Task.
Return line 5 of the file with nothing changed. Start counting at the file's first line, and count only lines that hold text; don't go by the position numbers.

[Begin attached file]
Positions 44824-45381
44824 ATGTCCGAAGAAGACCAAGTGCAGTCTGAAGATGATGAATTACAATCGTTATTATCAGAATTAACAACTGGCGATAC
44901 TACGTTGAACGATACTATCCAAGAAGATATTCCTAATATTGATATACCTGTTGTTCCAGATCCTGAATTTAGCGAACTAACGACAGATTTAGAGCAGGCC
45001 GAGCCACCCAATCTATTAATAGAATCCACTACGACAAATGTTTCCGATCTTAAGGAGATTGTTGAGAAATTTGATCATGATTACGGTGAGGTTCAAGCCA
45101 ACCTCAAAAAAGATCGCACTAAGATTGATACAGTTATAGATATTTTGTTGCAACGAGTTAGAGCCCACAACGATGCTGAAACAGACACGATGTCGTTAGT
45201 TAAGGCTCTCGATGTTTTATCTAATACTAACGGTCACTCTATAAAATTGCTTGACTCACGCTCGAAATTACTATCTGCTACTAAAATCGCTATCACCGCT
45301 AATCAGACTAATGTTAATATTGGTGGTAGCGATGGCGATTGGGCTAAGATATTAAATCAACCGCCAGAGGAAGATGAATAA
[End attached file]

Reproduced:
45101 ACCTCAAAAAAGATCGCACTAAGATTGATACAGTTATAGATATTTTGTTGCAACGAGTTAGAGCCCACAACGATGCTGAAACAGACACGATGTCGTTAGT